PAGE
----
Watch: The KKK and American Veterans
The pernicious concept behind oppression being the oppressed's problem also aligns Cosby's politics of respectability with the "she was asking for it" element of rape culture. In thinking about this connection, I couldn't help recalling a bit I heard Cosby do in the 1986 standup recording "Those of You with or Without Children, You'll Understand." In explaining why he doesn't need to talk to his son the same way he does his daughters about birth control, he theorizes, "It's the female's job to protect herself. It's like a goalie... you have to keep people from scoring on you." The audience groans, Cosby's wife sets him straight, and eventually he talks to his boy. It's played for laughs. But in light of his rape allegations, it's chilling. He couldn't have made it any plainer. A woman must protect herself. A man has no obligation to control his behavior. As gross as the bit is, just like the NAACP speech, you can hear men and women in that audience cheering for him on the recording. They probably stood up and asked for an encore.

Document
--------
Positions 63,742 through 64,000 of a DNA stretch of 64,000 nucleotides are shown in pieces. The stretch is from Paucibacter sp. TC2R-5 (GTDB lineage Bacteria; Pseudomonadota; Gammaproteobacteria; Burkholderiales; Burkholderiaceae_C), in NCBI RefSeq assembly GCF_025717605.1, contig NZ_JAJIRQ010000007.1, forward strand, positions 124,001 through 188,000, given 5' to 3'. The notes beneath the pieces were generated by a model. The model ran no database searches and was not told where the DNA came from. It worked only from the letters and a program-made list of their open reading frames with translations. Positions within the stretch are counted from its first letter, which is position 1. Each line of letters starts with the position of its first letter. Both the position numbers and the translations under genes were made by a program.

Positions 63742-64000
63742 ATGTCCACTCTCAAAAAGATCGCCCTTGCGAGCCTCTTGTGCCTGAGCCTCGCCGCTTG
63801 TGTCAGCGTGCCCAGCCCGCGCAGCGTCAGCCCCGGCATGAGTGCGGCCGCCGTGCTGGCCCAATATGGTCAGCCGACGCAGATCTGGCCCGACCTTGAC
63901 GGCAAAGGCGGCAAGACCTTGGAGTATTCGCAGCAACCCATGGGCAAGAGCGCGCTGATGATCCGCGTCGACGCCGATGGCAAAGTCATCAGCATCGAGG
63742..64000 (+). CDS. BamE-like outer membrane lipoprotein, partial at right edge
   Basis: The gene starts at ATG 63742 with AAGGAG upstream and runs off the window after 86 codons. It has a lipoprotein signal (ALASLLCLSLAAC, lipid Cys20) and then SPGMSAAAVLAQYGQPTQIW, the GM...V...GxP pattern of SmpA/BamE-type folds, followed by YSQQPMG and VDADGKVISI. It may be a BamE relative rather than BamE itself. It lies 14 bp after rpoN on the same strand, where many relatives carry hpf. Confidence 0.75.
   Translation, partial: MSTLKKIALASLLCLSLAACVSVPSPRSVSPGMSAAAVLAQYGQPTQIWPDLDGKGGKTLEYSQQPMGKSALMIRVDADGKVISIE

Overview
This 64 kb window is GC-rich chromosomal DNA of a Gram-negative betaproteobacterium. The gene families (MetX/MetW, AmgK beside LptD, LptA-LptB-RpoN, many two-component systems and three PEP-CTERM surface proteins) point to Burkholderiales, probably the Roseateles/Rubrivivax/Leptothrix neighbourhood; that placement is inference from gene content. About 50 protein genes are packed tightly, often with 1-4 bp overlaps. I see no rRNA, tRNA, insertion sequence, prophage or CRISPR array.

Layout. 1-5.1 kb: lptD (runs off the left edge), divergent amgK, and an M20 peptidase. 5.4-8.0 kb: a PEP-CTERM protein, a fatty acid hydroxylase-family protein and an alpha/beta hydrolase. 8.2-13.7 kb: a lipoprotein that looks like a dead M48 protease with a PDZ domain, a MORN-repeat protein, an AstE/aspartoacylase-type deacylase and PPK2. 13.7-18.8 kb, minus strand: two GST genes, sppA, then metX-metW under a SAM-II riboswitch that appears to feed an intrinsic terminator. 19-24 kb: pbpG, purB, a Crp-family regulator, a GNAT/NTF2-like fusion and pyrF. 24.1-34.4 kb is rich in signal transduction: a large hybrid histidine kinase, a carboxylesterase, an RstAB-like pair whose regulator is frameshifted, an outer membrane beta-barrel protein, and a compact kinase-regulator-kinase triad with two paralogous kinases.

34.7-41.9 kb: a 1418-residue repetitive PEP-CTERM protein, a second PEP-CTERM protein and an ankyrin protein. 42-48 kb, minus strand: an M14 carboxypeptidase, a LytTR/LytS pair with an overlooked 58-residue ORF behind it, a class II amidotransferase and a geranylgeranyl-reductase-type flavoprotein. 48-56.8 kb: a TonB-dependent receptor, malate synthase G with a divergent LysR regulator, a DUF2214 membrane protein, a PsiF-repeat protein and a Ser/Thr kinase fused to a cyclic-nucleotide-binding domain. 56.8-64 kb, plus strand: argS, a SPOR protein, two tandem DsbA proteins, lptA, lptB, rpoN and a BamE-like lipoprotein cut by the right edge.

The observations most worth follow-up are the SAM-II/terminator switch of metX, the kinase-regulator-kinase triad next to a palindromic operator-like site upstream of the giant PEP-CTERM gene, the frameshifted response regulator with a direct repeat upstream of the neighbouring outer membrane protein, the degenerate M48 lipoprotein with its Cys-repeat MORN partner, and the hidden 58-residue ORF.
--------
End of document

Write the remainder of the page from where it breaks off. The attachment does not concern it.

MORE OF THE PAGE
A career based on an idea of individual achievement should rightfully be destroyed by an individual failing.
Cosby has been preaching the gospel of the individual overcoming systemic oppression (and blaming people who fail to do it) for his entire career. So is it hard to believe he would blame a woman for being young and pretty and alone in a room with him? Is it hard to believe he could justify his alleged behavior by reasoning, very simply, that she failed to keep herself from "getting scored on?" Is it hard to believe he would do what he is accused of by 41 women, while simultaneously lecturing 40 million people on the improvement of their morals?